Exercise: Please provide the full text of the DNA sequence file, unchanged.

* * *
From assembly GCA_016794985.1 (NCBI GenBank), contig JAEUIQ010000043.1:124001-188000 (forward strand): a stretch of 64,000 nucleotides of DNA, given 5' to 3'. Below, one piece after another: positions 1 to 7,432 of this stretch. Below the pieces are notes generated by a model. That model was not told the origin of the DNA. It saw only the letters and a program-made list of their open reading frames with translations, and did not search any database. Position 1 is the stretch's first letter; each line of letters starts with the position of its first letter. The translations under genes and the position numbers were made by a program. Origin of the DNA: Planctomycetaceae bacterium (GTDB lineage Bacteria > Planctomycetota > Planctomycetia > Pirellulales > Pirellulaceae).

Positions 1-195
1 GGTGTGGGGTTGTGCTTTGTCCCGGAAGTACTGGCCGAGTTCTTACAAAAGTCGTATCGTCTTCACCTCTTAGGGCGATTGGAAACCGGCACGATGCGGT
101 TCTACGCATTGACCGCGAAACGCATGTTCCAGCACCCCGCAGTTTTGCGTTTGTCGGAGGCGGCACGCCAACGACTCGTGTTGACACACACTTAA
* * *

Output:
From assembly GCA_016794985.1 (NCBI GenBank), contig JAEUIQ010000043.1:124001-188000 (forward strand): a stretch of 64,000 nucleotides of DNA, given 5' to 3'. Below, one piece after another: positions 1 to 7,432 of this stretch. Below the pieces are notes generated by a model. That model was not told the origin of the DNA. It saw only the letters and a program-made list of their open reading frames with translations, and did not search any database. Position 1 is the stretch's first letter; each line of letters starts with the position of its first letter. The translations under genes and the position numbers were made by a program. Origin of the DNA: Planctomycetaceae bacterium (GTDB lineage Bacteria > Planctomycetota > Planctomycetia > Pirellulales > Pirellulaceae).

Positions 1-195
1 GGTGTGGGGTTGTGCTTTGTCCCGGAAGTACTGGCCGAGTTCTTACAAAAGTCGTATCGTCTTCACCTCTTAGGGCGATTGGAAACCGGCACGATGCGGT
101 TCTACGCATTGACCGCGAAACGCATGTTCCAGCACCCCGCAGTTTTGCGTTTGTCGGAGGCGGCACGCCAACGACTCGTGTTGACACACACTTAA